The teenager recovered from 2-1 down in the next set and a crucial 74 checkout in the deciding leg saw him draw level with a 101 average and four 180s.

Cross, the 2018 champion, appeared flummoxed by Littler’s incredible accuracy on the treble 20 bed and it wasn’t long before the 16-year-old moved ahead by cracking in a stunning 142 checkout before hitting the front with a 101.6 average.

The teenager nails an incredible 147 finish during his semi-final with Cross

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The teenager nails an incredible 147 finish during his semi-final with Cross

The teenager nails an incredible 147 finish during his semi-final with Cross

Littler opened the fourth set with an 11-darter and he then struck with a mammoth 149 on double 16 to move 2-1 up in legs.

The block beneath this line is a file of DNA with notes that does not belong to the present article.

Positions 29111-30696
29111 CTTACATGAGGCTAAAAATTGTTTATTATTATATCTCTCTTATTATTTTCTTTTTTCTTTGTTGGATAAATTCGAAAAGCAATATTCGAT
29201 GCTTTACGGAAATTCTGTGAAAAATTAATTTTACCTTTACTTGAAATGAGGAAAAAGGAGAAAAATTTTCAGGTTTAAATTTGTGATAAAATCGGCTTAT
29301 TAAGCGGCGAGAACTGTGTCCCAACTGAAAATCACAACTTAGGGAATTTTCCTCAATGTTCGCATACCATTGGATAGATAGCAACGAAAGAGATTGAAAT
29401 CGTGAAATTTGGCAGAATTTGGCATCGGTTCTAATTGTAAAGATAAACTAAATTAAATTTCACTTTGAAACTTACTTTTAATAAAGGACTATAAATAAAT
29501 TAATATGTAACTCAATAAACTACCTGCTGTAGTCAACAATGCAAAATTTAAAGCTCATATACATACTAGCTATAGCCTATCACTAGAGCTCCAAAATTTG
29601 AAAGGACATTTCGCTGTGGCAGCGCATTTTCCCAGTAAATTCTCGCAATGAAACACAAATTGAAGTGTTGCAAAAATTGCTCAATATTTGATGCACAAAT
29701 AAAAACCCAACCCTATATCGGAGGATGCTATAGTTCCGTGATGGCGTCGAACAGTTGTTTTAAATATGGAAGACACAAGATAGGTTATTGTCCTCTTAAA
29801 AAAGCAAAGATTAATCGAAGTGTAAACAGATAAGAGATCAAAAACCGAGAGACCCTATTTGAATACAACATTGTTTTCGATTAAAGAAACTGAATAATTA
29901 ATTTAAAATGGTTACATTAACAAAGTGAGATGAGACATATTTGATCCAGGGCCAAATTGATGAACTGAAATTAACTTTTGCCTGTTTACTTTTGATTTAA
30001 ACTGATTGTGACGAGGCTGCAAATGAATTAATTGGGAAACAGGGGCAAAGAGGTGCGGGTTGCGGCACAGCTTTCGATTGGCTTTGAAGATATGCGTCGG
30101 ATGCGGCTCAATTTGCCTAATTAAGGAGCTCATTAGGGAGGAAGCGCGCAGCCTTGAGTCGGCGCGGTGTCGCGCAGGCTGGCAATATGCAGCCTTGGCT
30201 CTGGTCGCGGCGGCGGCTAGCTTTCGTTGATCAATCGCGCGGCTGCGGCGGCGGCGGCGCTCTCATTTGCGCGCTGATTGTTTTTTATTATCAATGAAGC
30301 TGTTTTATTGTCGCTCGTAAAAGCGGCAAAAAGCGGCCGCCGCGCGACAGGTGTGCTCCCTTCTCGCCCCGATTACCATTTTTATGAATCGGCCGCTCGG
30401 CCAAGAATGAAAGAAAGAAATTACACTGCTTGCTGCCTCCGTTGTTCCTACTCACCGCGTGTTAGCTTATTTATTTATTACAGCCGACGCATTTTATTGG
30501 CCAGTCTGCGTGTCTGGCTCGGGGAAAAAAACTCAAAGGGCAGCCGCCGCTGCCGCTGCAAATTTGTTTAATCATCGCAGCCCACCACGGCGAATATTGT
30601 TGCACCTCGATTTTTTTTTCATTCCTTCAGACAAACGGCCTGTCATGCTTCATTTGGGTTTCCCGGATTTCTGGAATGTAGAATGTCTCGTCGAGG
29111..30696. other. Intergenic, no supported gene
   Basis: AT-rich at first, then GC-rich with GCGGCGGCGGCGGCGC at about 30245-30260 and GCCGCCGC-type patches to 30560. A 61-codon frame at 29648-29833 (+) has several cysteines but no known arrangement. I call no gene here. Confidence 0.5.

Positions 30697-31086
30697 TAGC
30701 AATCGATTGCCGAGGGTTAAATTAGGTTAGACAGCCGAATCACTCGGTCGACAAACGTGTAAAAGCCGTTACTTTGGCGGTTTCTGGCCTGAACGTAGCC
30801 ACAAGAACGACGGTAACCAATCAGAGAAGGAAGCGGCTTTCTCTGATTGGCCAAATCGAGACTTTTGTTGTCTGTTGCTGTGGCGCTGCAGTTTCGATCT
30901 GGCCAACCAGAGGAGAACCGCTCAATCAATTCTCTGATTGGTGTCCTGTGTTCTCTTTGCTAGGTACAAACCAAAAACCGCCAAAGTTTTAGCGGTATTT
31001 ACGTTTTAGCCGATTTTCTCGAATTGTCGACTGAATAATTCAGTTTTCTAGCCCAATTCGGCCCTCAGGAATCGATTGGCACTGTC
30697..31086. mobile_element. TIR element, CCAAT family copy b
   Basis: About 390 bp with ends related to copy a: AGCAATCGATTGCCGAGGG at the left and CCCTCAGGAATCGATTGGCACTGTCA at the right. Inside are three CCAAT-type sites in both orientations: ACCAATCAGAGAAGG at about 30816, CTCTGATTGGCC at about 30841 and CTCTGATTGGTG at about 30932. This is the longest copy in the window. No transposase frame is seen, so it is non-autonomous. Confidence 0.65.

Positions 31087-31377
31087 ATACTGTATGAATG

‘Voltage’ levelled and he then hit six perfect darts in the next leg, but it was the world youth champion who extended his lead with a magnificent 11-darter to move 3-1 ahead averaging 103.8 with nine 180s and 65 per cent on the doubles.

What an extraordinary leg! Cross nearly hits a nine but Littler wins it in 11 darts

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What an extraordinary leg! Cross nearly hits a nine but Littler wins it in 11 darts

What an extraordinary leg! Cross nearly hits a nine but Littler wins it in 11 darts

Cross, who made a remarkable comeback from 4-0 down to beat Chris Dobey 5-4 in their quarter-final on Monday, pinned an unorthodox 138 checkout in the second leg of the fifth set.

Littler missed one set dart at tops to extend his lead, allowing former electrician Cross to pounce and close the gap to 3-2 in sets.

‘The Nuke’ wrapped up the sixth set 3-1 with a 107 average compared to Cross’ 91.58 to restore a two-set cushion with 14 maximums.

Littler had one foot in the final after closing out the seventh set by the same scoreline, averaging 110.55 for sets six and seven.

Littler was running riot at Ally Pally and he produced this outrageous 132 finish in the eighth set on his way to victory